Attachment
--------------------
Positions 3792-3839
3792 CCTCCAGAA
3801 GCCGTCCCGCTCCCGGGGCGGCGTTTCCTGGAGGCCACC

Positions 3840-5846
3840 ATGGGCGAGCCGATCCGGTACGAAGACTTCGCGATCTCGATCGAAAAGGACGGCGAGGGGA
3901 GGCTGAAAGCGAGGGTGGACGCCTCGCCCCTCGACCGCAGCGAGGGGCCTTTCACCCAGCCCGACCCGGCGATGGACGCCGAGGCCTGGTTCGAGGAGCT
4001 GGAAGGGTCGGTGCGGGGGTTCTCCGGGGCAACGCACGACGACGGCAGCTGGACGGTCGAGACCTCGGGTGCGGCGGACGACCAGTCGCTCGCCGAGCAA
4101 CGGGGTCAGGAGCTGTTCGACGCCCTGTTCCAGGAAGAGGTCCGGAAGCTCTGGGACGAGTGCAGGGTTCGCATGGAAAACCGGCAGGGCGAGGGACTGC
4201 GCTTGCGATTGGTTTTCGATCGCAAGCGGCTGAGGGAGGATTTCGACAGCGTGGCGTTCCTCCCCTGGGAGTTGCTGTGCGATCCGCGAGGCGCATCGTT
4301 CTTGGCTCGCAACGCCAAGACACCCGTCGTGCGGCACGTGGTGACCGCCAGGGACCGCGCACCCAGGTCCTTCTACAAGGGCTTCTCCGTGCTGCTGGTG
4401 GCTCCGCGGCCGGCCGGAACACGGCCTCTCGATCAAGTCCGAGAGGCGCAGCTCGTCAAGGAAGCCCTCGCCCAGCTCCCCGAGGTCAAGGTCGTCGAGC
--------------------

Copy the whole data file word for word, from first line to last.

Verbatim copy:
Positions 3792-3839
3792 CCTCCAGAA
3801 GCCGTCCCGCTCCCGGGGCGGCGTTTCCTGGAGGCCACC

Positions 3840-5846
3840 ATGGGCGAGCCGATCCGGTACGAAGACTTCGCGATCTCGATCGAAAAGGACGGCGAGGGGA
3901 GGCTGAAAGCGAGGGTGGACGCCTCGCCCCTCGACCGCAGCGAGGGGCCTTTCACCCAGCCCGACCCGGCGATGGACGCCGAGGCCTGGTTCGAGGAGCT
4001 GGAAGGGTCGGTGCGGGGGTTCTCCGGGGCAACGCACGACGACGGCAGCTGGACGGTCGAGACCTCGGGTGCGGCGGACGACCAGTCGCTCGCCGAGCAA
4101 CGGGGTCAGGAGCTGTTCGACGCCCTGTTCCAGGAAGAGGTCCGGAAGCTCTGGGACGAGTGCAGGGTTCGCATGGAAAACCGGCAGGGCGAGGGACTGC
4201 GCTTGCGATTGGTTTTCGATCGCAAGCGGCTGAGGGAGGATTTCGACAGCGTGGCGTTCCTCCCCTGGGAGTTGCTGTGCGATCCGCGAGGCGCATCGTT
4301 CTTGGCTCGCAACGCCAAGACACCCGTCGTGCGGCACGTGGTGACCGCCAGGGACCGCGCACCCAGGTCCTTCTACAAGGGCTTCTCCGTGCTGCTGGTG
4401 GCTCCGCGGCCGGCCGGAACACGGCCTCTCGATCAAGTCCGAGAGGCGCAGCTCGTCAAGGAAGCCCTCGCCCAGCTCCCCGAGGTCAAGGTCGTCGAGC